[pmwiki-users] Putting ".html" extensions onto pages
jo at durchholz.org
Fri Mar 3 15:00:01 CST 2006
H. Fox schrieb:
> On 3/2/06, Joachim Durchholz <jo at durchholz.org> wrote:
>> H. Fox schrieb:
>>> On 3/1/06, Joachim Durchholz <jo at durchholz.org> wrote:
>>>> I'd recommend against looking what files are there and deciding what to
>>>> do later. Say you have a page named LICENSE, and a new version of PmWiki
>>>> place a LICENSE file in the installation directory...
>>> A wikipage named SomeGroup.LICENSE would not be affected by placing a
>>> file named LICENSE in the installation directory.
>> Sure. How about a group named LICENSE?
> It would be a minimal problem, if any at all. Besides, the filename
> would be LICENSE.txt and that wouldn't conflict with a LICENSE.Txt
Neil already answered that.
>> Or future changed group/page
>> naming conventions
> That's what release notes are for.
Most people don't read release notes. It's far too much text, and
administrators have far better things to do than read release notes.
They expect to upgrade with minimal hassle.
PmWiki did that quite well in the past, and should continue to do so.
>> - should PmWiki's future path be constrained by
> Point #1) It already is.
> Point #2) Both solutions are susceptible to a change in naming
> conventions. Take "names can now start with numerals" as an example.
No, digits should be part of the wikipage namespace.
If you really want to serve files with numbers, you have two options:
1) Transcribe the file to a wiki page.
2) Manage the namespace from outside PmWiki. (On Apache, that would mean
PmWiki shouldn't attempt to solve namespace collisions. That's something
for the WWW server administrator.
PmWiki shouldn't have to worry about collisions. Which, in turn, means
that the only places where the PmWiki directory should contain
non-distributed files are:
(and farm directories).
In other words, if there are files served directly from the PmWiki
directory, that should be an exception. Not something where PmWiki
should worry about "making it work" - it would also be making PmWiki
less predictable. (Predictability is exceedingly important. Particularly
predictability for people who're doing routine activities without
understanding all the details.)
>>> I don't see this becoming a problem. At worst you'd need to add a
>>> special rewrite rule.
>> That would be beyond the capabilities of most PmWiki admins.
> That's what the documentation and mailing list are for.
One of PmWikis tenets is: "Easy to administer."
>> In your case, I'd place the non-PmWiki content in a different directory,
>> and use some URL rewriting and wrapper scripting to map PmWiki into the
>> existing URL space (or maybe I'd install PmWiki and map the legacy
>> content into PmWiki's URL space via some scripting in config.php -
>> serving a HTML page from PHP is a two-liner last time I did it).
> It's a lot easier just to use the .htaccess from the new recipe. :-)
>> Maybe the different ways to divide up URL space should be listed as
>> equally-ranked alternatives on the CleanUrls page.
> IMHO adding another equally-ranked paradigm for solving the problem
> would make an already-confusing subject even more confusing.
That's exactly the issue I'm having.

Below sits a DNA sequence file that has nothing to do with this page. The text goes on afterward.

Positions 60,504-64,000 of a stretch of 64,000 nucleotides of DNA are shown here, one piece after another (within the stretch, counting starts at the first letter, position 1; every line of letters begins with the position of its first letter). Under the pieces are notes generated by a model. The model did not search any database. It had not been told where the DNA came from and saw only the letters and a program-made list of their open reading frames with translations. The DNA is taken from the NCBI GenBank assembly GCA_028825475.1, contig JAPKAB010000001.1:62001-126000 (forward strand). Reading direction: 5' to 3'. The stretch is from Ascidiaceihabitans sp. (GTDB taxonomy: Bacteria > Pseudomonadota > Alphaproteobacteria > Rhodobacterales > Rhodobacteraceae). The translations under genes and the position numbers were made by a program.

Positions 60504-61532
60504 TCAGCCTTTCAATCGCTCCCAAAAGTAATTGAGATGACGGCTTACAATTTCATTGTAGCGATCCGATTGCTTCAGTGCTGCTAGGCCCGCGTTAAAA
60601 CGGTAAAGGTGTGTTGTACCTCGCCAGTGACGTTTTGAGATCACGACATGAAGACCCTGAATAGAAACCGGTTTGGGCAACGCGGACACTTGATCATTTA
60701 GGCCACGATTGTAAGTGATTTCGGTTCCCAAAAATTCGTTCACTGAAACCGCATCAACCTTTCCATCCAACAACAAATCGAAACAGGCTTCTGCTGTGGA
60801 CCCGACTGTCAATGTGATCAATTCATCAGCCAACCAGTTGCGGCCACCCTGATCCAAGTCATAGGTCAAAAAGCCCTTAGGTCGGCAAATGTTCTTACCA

Serving existing files is adding to the confusion in the long term, even
if it solves some short-term problems.
Fallback strategies like "serve it if it's a file, try the wikipage if
it isn't" definitely fall in this category - fallbacks are *bad*,
because if things don't work that should, you have to revisit the entire
chain of fallbacks and find out where it *should* have worked. Not an
issue if you know all of the configuration by heart, but consider
maintaining somebody else's site... or revisiting your own site three
I have had the dubious honor of "debugging" systems that use fallbacks,
and the fun factor of such an endeavour diminishes exponentially as the
lengths of the fallback chains increases. (The only reason to do
fallbacks is for backwards compatibility. Such as Site.SideBar and
Main.SideBar. I still recommend choosing a single policy and sticking
with it, else you'll perpetually wonder why your changes didn't make a
difference, or why your changes had unanticipated side effects.)
> The most
> we should do is add a note that points to the divided-up-URL-space
> solution on the old page or maybe a newly-created alternate page.
> Whatever you decide to do, I hope you don't negate the large amount of
> work I've put into the new CleanUrls recipe.
I'm not going to rewrite CleanUrls in the foreseeable future. Too many
other things to do. Nor am I "appointed editor" of that page.
I just happened to have some serious CleanUrl problems, took the
opportunity to read up on the subject on the Apache docs, grok enough of
them (and of mod_rewrite, which has all the flexibility and obscurity of
a sendmail configuration), and rewrote the page (mostly from scratch,
though I'm pretty sure that a few paragraphs have survived).
I also quickly found out that my writing was tailored towards my
specific situation; the page almost immediately filled with questions
and "it didn't work for me" messages that I couldn't answer. My
experience is limited to one or two specific setups, so I can't answer
questions for every situation, or easily separate useful from dangerous
approaches; somebody with a far wider experience should rewrite that
page (and probably from scratch again). (There are a few things that I
*can* say aren't good long-term solutions. Unfortunately, it's not
enough to positively identify those solutions that will work for any
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